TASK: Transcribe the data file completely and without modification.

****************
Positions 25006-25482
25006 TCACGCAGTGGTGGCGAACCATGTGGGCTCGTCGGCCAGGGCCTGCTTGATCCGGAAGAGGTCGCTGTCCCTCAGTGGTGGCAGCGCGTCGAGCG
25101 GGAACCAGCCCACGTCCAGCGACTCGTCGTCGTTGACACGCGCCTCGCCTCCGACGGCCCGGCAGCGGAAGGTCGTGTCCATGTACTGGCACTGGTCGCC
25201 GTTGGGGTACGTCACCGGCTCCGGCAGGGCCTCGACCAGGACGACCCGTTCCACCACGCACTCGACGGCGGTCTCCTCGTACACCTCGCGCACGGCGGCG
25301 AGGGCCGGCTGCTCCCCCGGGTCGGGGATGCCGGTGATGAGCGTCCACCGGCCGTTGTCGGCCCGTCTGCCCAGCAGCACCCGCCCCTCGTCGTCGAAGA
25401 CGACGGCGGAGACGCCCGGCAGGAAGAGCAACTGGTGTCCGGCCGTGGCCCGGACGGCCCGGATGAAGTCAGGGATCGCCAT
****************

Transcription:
Positions 25006-25482
25006 TCACGCAGTGGTGGCGAACCATGTGGGCTCGTCGGCCAGGGCCTGCTTGATCCGGAAGAGGTCGCTGTCCCTCAGTGGTGGCAGCGCGTCGAGCG
25101 GGAACCAGCCCACGTCCAGCGACTCGTCGTCGTTGACACGCGCCTCGCCTCCGACGGCCCGGCAGCGGAAGGTCGTGTCCATGTACTGGCACTGGTCGCC
25201 GTTGGGGTACGTCACCGGCTCCGGCAGGGCCTCGACCAGGACGACCCGTTCCACCACGCACTCGACGGCGGTCTCCTCGTACACCTCGCGCACGGCGGCG
25301 AGGGCCGGCTGCTCCCCCGGGTCGGGGATGCCGGTGATGAGCGTCCACCGGCCGTTGTCGGCCCGTCTGCCCAGCAGCACCCGCCCCTCGTCGTCGAAGA
25401 CGACGGCGGAGACGCCCGGCAGGAAGAGCAACTGGTGTCCGGCCGTGGCCCGGACGGCCCGGATGAAGTCAGGGATCGCCAT